It was an extra special moment when the President of Madagascar, Mr. Hery Rajaonarimampianina celebrated World Environment Day on June 5th 2016 in Manakara, according to Susie McGuire, director of Conservation Fusion, an SOS grant project partner to the Madagascar Biodiversity Partnership, managed by grantee Omaha's Henry Doorly Zoo and Aquariusm (OHDZA).
Thanks to his presence, the message about lemur conservation made it onto national television, she elaborates.
Dressed as mascots representing local animal species, children from Kianjavato stood infront of an audience including the Minister of the Environment, Minister of Health, all mayors from the Vatovavy Fitovanany region and the country’s President. Undaunted they each in turn pronounced their unique qualities and roles in Madagascar's nature - a heritage to be cherished by the world they affirmed.
The teachers and children from Kianjavato district had prepared their presentations together independently of the project team explains Susie. the children shared stories about their communities’ involvement with the reforestation efforts, the eco-tourism potential with lemur populations on the rise and the positive impacts of the continued environmental education programmes that enabled more efficient cooking methods, school gardens providing lunches and materials for the classrooms, as well as alternative practices to traditional slash and burn agriculture and innovative composting methods.
These children gave voice to the animals representing Madagascar's endemic biodiversity to ask the Malagasy people and the President to help them protect the animals, the forest, and the environment for the future, explains Susie. While thousands attended the event in Manakara, the message reached national audiences thanks to television and radio broadcasts supported by features in local newspapers as well.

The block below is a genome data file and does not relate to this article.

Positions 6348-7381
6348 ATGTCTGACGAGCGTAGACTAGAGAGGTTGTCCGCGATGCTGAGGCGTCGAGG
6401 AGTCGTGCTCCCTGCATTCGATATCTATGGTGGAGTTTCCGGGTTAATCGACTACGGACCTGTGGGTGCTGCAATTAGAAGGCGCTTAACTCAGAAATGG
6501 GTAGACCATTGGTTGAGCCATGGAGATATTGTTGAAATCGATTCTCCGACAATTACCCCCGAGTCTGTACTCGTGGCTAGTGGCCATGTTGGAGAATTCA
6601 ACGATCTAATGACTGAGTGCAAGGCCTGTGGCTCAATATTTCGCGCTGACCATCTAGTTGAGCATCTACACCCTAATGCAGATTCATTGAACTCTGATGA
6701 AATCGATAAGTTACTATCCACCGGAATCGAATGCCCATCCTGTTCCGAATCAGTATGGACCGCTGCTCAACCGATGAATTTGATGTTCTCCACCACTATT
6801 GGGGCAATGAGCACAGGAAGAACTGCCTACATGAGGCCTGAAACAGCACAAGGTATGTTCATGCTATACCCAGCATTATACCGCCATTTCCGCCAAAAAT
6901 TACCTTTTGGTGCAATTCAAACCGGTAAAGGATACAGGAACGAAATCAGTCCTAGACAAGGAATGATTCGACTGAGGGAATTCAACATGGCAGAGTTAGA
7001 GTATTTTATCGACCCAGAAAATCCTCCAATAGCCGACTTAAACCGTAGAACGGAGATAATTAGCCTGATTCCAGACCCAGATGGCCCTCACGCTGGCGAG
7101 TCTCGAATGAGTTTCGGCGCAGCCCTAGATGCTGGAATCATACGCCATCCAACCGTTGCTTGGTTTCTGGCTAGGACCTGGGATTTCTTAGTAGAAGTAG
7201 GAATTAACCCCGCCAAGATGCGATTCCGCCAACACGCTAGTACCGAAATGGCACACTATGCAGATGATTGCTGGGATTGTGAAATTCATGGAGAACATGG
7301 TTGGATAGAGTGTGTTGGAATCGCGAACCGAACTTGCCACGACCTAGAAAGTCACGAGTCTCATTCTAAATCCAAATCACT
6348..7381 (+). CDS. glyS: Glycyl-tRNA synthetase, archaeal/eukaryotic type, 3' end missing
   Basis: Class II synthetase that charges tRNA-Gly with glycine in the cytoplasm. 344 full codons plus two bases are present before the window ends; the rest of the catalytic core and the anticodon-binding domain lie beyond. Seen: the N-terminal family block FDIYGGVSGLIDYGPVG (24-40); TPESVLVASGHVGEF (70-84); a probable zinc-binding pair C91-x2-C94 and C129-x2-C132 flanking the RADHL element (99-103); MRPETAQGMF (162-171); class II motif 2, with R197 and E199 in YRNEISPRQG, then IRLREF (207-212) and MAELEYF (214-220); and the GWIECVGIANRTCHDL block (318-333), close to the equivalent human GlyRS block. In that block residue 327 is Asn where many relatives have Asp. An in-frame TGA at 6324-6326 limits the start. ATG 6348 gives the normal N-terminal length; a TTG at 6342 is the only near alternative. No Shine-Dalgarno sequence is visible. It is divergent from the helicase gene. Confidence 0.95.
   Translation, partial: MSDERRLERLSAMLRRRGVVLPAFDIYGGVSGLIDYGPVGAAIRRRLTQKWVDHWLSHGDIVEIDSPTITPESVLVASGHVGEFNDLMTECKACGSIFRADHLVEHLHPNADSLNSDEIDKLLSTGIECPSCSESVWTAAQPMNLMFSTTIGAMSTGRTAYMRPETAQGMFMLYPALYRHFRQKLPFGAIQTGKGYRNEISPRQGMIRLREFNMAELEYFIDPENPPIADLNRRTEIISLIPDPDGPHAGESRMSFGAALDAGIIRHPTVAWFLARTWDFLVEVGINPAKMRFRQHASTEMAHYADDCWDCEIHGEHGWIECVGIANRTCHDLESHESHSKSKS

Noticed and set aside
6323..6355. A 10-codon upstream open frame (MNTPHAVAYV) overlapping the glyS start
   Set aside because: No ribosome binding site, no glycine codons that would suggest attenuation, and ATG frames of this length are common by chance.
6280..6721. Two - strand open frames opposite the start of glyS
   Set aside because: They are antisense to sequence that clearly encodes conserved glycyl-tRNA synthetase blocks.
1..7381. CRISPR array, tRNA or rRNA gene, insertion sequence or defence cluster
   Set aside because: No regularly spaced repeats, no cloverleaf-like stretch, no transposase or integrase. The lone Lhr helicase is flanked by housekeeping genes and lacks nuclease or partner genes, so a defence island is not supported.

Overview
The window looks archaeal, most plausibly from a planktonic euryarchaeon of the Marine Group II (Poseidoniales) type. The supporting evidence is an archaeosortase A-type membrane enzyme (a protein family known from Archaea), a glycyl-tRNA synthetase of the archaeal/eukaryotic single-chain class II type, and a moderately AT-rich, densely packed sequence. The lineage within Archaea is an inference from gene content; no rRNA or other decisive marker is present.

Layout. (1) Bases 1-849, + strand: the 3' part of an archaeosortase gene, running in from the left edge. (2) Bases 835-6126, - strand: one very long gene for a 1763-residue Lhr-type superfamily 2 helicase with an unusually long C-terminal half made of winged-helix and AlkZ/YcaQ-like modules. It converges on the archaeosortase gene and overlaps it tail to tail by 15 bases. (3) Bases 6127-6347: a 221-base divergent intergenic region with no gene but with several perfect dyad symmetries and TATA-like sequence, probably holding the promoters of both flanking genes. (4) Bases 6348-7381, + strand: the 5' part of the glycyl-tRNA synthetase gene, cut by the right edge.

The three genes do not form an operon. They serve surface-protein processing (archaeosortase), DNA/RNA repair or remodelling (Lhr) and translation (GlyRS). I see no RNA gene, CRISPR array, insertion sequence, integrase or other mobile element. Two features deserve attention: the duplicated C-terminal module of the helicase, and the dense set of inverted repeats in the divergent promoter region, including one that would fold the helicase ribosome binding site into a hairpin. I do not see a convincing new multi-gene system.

Conservation Fusion had sponsored a group of fifteen community members to travel to the event. This included eight local teachers from Kianjavato, all proudly wearing their SOS t-shirts along with seven school mascots depicting the unique biodiversity from the Kianjavato region. Meanwhile, Susie’s colleague on the project team, Fredo Tera represented Madagascar Biodiversity Partnership - the other key partner helping implement this and one other lemur conservation grant awarded by SOS in 2015.
According to Susie, the project’s primary objectives are conservation, education and collaboration, with the ultimate goal of empowering local people to become advocates of conservation for the future. This pride and transfer of knowledge exhibited by the children and teachers from Kianjavato is exactly the success we are aiming for, she exclaims. Making it onto national television was a bonus and a boon for the lemur conservation message.
This is just one of 109 conservation projects supported by IUCN’s SOS initiative so far. With your valuable support we can continue to find and fund the best frontline conservation tackling issues like habitat degradation, invasive species, wildlife crime, species recovery and alternative livelihoods. Please donate now and help SOS save more species.
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